In the beginning, (1968 after art school) I painted original work for exhibit. If a client liked a painting that was sold, I could paint another one just for them. Often I would be consigned to paint a special painting to the clients’ specifications. Galleries would buy the art at wholesale prices and sell at their markup leaving the artist to produce more works. All was a win, win, for the artist, gallery, and collector.
In 1995 there was a sudden boom of the print market. First there was the open offset lithography edition print on heavy poster paper which meant there could be a billion of the same image printed and sold. Then there was the limited edition offset lithography print and there could be from 250,000 prints to 1,000. Then there was the artist proof (which made no sense being from an offset lithography mass printer) and limited to 100 – 50 proofs. Then there is the remark which includes the artist personal doodle or hand enhancement on the same mass printed offset lithography print, usually in a low number to 50. Now remember each advance is at a higher cost but the same piece of paper that is mass produced from the offset lithography printer.
Then came the Gicleé, printed from a wide format ink jet printer often as wide as 42” or more and as long as needed. These were originally made for the poster and advertising market but found out it worked well for the visual art market as well and could be printed on archival watercolor paper with improved longer lasting inks. In fact they looked so good that some artists who painted in watercolor could not tell the original from the print and sold the prints as originals at original prices until the marked put a stop to that as deceptive. Most artists made good money selling prints but the sales for originals declined.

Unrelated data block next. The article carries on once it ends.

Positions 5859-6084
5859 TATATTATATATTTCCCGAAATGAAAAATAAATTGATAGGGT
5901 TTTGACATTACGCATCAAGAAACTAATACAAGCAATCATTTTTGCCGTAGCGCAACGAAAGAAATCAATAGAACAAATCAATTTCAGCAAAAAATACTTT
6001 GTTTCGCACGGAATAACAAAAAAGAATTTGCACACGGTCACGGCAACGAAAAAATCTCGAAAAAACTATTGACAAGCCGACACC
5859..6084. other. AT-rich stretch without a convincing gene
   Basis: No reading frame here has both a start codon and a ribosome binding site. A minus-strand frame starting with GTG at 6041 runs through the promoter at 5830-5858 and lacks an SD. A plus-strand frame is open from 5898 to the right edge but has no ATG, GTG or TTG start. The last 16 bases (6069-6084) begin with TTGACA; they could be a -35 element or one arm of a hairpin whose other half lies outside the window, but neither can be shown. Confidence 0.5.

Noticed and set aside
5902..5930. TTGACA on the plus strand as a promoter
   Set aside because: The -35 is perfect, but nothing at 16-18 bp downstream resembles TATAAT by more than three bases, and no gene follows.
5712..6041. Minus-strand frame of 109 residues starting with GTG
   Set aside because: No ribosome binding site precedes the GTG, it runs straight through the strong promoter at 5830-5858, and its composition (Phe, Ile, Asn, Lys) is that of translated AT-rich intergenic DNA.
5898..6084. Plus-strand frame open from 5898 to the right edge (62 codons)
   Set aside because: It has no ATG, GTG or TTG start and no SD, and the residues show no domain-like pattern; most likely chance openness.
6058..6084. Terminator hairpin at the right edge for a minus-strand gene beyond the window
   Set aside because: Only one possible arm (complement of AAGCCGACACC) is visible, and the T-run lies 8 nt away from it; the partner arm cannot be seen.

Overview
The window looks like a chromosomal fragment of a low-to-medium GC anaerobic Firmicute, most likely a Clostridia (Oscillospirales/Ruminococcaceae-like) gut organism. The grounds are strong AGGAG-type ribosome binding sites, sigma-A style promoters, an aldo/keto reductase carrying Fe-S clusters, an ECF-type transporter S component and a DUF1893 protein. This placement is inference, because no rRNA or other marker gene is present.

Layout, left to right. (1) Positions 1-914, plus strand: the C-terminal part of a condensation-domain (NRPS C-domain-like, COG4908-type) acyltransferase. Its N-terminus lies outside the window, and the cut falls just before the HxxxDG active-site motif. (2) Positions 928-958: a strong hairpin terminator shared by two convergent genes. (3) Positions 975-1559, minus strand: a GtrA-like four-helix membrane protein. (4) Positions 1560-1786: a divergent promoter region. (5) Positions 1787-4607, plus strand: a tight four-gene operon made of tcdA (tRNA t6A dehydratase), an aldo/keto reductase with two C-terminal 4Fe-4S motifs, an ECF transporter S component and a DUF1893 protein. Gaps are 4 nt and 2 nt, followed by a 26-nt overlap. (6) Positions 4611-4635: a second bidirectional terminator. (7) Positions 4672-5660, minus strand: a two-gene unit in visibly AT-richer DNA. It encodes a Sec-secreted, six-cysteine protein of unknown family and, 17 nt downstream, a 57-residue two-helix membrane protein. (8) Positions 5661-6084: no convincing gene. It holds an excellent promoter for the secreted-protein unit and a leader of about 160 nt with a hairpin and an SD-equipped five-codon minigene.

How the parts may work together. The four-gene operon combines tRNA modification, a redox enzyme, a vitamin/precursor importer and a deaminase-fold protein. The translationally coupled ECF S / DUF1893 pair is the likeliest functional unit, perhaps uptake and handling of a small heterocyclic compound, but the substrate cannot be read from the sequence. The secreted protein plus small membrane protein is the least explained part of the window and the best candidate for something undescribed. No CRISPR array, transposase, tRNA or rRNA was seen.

Now you have that wonderful piece of paper with art on it and it must be framed to preserve it and hang on your wall. Most art lovers discovered that the frame cost more than the print when they went to get it framed and many prints are still under the bed or in a closet! Not only that, sad to say, it’s only really worth the paper it’s printed on. The only real worthwhile prints are the hand pulled Litho’s, wood block or linoleum prints made by the artist in small editions.
Now in 2015, most art collectors of a younger generation desire to own original works from reputable galleries, museums and artists whose work they admire. Even if it’s placed on a layaway plan, originals are worth it and are still truly collectable. Remember that old saying that Grandma used to say…”What goes around comes around.” Now, if only galleries would buy the work they want to sell wholesale from artists, then we artists would have better support.
More on this subject at a later date.